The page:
(b) In view of the expected British reinforcement of the Near and Middle East, especially for the defence of the Suez Canal, a German operation from Bulgaria through Turkey will be planned, with the aim of attacking the British position on the Suez Canal from the east also.
To this end plans must be made to assemble in Bulgaria as soon as possible sufficient forces to render Turkey politically amenable or to overpower her resistance.
(c) If the collapse of the Soviet Union has created the necessary conditions, preparations will be made for the dispatch of a motorised expeditionary force from Transcaucasia against Iraq, in conjunction with operations mentioned in paragraph (b) above.
(d) Exploitation Of The Arab Freedom Movement. The situation of the English in the Middle East will be rendered more precarious, in the event of major German operations, if more British forces are tied down at the right moment by civil commotion or revolt. All military, political, and propaganda measures to this end must be closely coordinated during the preparatory period. As central agency abroad I nominate Special Staff F, which is to take part in all plans and actions in the Arab area, whose Headquarters are to be in the area of the Commander Armed Forces Southeast. The most competent available experts and agents will be made available to it.
The Chief Of The High Command Of The Armed Forces will specify the duties of Special Staff F, in agreement with the Foreign Minister where political questions are involved.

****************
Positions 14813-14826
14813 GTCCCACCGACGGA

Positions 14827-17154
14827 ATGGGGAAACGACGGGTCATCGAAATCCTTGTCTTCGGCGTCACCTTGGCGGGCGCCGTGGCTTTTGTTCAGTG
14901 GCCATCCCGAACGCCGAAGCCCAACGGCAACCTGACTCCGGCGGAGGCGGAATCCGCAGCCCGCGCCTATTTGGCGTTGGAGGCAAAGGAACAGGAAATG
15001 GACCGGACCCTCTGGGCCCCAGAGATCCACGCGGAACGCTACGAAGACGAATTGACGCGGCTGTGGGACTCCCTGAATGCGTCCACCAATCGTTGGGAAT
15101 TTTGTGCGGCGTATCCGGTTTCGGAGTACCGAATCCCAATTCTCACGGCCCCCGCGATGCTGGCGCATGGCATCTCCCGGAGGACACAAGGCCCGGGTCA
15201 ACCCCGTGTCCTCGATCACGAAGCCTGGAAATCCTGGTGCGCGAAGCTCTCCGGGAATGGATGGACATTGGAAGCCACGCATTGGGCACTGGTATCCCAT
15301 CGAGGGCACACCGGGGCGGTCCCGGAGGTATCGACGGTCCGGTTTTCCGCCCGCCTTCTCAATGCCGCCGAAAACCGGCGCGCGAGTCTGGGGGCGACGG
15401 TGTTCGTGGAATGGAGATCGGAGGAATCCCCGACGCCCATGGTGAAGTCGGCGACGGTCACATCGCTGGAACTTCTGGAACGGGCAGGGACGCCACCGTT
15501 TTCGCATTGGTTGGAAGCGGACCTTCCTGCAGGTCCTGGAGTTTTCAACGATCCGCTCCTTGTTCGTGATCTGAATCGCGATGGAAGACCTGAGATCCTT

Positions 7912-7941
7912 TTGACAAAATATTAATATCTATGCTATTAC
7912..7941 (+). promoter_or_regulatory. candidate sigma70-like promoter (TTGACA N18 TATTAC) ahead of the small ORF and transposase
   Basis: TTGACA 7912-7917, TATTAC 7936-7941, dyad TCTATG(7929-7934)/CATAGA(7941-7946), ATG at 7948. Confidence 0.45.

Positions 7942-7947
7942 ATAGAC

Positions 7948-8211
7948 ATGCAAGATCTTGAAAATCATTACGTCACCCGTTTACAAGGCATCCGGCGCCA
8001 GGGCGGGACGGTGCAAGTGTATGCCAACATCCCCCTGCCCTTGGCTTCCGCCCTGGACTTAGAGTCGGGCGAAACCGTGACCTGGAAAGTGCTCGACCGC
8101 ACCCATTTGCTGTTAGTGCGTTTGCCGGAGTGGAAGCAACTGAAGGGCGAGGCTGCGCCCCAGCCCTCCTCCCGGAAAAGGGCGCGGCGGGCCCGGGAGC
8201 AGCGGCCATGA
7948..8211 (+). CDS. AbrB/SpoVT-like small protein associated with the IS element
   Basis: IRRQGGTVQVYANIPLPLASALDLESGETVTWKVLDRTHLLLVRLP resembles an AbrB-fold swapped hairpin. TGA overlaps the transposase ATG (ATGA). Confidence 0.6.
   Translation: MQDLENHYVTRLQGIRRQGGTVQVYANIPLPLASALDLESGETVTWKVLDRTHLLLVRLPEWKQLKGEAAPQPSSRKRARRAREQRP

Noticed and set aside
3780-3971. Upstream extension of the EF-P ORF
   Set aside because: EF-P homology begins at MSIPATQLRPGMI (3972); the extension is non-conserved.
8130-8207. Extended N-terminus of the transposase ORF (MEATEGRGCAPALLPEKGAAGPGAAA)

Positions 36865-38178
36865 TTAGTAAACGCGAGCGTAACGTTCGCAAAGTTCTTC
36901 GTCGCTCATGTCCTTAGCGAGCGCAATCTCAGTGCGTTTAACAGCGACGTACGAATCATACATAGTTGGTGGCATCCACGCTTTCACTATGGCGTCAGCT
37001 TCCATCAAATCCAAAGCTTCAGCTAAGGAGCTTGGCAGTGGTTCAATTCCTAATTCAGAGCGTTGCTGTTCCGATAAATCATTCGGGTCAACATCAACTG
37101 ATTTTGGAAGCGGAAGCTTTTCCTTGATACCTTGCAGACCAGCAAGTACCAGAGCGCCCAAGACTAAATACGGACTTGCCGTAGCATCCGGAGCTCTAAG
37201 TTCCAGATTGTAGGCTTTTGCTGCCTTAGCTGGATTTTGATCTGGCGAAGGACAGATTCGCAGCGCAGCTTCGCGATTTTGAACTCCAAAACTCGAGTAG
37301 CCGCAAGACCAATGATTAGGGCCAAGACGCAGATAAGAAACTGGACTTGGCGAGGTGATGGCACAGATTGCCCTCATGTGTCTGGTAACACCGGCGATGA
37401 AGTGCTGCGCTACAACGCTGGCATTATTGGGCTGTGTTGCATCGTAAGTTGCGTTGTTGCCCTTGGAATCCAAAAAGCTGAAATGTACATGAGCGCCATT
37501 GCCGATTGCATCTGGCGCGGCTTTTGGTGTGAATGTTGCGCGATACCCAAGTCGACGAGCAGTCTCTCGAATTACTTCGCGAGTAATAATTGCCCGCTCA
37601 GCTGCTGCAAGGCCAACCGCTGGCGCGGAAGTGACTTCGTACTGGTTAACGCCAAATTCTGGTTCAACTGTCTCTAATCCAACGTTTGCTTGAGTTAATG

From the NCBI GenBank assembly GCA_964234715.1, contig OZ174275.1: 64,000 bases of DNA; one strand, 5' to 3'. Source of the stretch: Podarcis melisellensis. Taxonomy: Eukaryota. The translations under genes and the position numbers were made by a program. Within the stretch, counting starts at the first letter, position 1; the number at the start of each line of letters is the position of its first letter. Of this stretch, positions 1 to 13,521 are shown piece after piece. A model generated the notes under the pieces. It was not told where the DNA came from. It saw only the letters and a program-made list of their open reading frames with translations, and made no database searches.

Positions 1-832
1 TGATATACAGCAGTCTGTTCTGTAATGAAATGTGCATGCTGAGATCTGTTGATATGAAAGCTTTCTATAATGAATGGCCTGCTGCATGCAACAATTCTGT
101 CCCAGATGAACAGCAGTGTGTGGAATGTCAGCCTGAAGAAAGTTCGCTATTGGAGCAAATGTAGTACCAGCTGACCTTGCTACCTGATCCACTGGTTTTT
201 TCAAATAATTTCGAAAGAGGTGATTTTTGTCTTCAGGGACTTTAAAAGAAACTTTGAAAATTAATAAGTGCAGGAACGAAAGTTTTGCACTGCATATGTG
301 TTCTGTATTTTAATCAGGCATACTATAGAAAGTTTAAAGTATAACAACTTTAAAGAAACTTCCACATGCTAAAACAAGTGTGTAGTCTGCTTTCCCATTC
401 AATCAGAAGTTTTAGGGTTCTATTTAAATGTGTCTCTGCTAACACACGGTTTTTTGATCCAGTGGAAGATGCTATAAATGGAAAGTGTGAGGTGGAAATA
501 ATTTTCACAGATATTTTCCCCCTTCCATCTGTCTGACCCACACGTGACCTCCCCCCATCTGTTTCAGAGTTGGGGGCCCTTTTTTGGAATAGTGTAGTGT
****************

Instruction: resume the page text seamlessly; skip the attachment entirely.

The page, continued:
3. Closing of the western entrance to the Mediterranean Sea by the elimination of Gibraltar:
Preparations for Undertaking Felix, already planned, will be resumed to the fullest extent even during the course of operations in the East. It may be assumed that unoccupied French territory may also be used, if not for German troop movements, then at least for the movement of supplies. The cooperation of French naval and air forces is also within the bounds of possibility.
After the capture of Gibraltar only such forces will be moved to Spanish Morocco as are necessary to protect the Straits.
The defence of the seaboard of North and West Africa, the elimination of English possessions in West Africa, and the recovery of the areas controlled by de Gaulle, will be the tasks of the French who will be granted such reinforcements as the situation requires. The use of West African bases by the Navy and Airforce, and possibly also the occupation of the Atlantic Islands, will be facilitated by our control of the Straits.
4. In addition to these contemplated operations against the British position in the Mediterranean Sea area, the Siege Of England must be resumed with the utmost intensity by the Navy and Airforce after the conclusion of the campaign in the East.
All weapons and equipment required for this purpose will be given priority in the general armaments program. At the same time German air defences will be strengthened to the maximum. Preparations for the invasion of England will serve the double purpose of tying down English forces at home and of bringing about a final English collapse through a landing in England.
C. The time at which the operations planned in the Mediterranean Sea area and the Near East can be undertaken cannot yet be foreseen. The strongest operational effect would be achieved by a simultaneous attack on Gibraltar, Egypt, and Palestine.
Whether this will, in fact, be possible depends upon a number of factors which cannot, at the moment, be foreseen, but chiefly on the power of the Airforce to provide the forces necessary for the simultaneous support of these three operations.
D. I request Commanders In Chief to begin the planning and organisation of these operations as outlined above, and to keep me informed of the results so that I may issue final Directives before the campaign in the East is over.